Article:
- The potential for keeping “natural family relations;”
- The preference of the child, when the child is old and mature enough to reasonably give an opinion;
- Material (financial) opportunities affecting the future life of the child;
- The age, health, and sex of the child;
- Where the parents live and the opportunity for visitation;
- The length of the separation of the parents; and
- Whether either parent willingly gave up of custody of the child.1
1 See MD Law Encyclopedia, Parent and Child § 10; Best v. Best, 93 Md. App. 644, 613 A.2d 1043 (1992)
Where can I file for child custody? (Which state has jurisdiction?)
You can only file for custody in court if that court has the legal ability to take the case. This is called “jurisdiction.” Maryland follows a law called the Uniform Child Custody Jurisdiction and Enforcement Act (UCCJEA), which determines what state has jurisdiction over custody cases (meaning where you can file for custody).
Under the UCCJEA, you can generally only file for custody in the “home state” of the child1 but there are exceptions to this. See Are there exceptions to the “home state rule?” for more information.
The “home state” is generally the state where the child has lived with a parent (or a person acting as a parent) for at least the past 6 consecutive months. In the case of a child less than 6 months old, the “home state” is the state where the child has lived since s/he was born. Leaving the state for a short time then coming back does not change anything.2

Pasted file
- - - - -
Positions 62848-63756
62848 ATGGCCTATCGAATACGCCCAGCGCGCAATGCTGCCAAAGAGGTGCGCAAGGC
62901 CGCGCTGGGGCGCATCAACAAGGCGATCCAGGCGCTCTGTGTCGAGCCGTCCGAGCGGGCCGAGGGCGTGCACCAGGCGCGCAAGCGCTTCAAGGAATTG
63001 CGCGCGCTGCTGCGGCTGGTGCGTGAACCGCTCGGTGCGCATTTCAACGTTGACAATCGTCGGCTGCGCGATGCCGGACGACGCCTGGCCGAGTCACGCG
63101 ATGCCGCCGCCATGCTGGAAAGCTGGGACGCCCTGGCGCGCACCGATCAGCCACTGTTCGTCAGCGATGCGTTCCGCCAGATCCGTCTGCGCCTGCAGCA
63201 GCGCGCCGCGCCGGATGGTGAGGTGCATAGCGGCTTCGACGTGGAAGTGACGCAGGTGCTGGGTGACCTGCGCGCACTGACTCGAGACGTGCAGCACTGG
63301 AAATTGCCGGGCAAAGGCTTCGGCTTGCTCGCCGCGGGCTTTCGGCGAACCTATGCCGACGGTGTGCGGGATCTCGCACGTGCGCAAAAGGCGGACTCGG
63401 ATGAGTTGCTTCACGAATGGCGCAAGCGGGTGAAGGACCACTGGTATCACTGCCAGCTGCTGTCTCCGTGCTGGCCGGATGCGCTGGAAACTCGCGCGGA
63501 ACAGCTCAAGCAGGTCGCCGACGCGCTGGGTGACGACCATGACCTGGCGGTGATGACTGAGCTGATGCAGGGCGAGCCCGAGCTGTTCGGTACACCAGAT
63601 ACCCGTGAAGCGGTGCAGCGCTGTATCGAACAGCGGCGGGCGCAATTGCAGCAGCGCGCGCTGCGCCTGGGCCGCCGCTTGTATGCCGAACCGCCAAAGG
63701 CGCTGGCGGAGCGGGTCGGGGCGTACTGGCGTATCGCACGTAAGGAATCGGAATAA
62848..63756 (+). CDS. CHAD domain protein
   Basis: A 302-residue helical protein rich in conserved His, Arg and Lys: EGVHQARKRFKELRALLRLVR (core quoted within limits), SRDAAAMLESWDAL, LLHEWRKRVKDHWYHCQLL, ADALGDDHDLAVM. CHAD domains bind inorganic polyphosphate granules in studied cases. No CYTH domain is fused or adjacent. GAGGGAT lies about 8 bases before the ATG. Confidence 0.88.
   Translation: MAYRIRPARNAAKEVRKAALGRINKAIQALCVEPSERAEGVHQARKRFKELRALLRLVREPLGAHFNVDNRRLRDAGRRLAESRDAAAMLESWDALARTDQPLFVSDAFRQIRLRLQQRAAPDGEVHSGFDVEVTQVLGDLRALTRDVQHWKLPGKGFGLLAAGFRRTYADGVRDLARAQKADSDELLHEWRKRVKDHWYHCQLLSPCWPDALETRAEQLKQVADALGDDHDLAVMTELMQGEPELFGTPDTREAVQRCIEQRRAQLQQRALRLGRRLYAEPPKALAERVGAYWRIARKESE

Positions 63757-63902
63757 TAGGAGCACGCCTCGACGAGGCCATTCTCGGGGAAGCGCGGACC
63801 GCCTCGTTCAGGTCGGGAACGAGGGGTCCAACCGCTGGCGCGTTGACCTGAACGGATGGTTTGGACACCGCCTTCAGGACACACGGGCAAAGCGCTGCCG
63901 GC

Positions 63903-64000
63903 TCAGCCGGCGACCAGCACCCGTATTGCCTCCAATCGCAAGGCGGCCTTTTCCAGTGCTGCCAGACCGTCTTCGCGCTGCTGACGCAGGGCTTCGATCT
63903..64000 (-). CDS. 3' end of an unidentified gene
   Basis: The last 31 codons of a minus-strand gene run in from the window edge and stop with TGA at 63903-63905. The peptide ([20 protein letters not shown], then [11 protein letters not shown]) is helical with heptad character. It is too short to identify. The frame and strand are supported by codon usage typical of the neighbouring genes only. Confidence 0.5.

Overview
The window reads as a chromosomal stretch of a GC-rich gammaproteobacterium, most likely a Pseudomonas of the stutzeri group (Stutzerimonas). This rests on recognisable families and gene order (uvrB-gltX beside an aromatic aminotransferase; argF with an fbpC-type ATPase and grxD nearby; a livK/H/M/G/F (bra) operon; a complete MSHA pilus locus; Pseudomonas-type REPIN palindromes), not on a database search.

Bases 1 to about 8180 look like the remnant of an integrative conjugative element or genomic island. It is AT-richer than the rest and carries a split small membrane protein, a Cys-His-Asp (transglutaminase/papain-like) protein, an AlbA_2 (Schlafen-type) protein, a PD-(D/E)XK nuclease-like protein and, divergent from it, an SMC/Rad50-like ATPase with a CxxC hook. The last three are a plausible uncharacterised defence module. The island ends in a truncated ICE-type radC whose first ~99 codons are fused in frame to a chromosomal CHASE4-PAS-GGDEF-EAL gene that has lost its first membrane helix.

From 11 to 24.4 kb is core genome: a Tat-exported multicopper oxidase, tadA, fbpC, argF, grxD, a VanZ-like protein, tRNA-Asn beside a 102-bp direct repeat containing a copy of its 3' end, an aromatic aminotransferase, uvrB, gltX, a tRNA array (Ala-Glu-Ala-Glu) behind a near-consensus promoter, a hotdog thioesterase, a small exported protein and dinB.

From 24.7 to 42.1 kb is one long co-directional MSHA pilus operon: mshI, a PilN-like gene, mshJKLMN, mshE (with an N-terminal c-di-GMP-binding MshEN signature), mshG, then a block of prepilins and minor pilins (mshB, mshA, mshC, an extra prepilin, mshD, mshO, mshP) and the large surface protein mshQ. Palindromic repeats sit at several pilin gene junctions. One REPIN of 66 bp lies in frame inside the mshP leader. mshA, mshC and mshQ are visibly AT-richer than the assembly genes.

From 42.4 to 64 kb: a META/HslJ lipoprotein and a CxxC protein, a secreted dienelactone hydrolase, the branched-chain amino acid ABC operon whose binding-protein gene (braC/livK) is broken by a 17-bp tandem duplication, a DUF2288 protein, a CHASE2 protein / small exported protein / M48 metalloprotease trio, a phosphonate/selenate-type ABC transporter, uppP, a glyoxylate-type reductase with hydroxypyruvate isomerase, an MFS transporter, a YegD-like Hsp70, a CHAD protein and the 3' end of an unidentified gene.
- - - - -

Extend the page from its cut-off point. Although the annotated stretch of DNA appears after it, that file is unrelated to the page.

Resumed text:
If you and your child recently moved to a new state, generally you cannot file for custody in that new state until you have lived there for at least 6 months. Until then, the other parent may be able to start a custody case in the state that your children most recently lived in for at least 6 months.2 However, there are some exceptions to this. Please speak to a lawyer regarding the specifics of your case to find out where to file.
Here are some basic examples:
- My children lived in Alabama their whole lives. We just moved to Maryland a few weeks ago. In my case, Alabama is my children’s “home state.” If I want to file for custody right now, I will probably need to file in Alabama.
- My children lived in Alabama until we moved to Maryland 6 months ago. Because the children have lived in Maryland for 6 months, and there were no prior custody cases in Alabama, Maryland is their “home state.” I will likely need to file for custody in Maryland.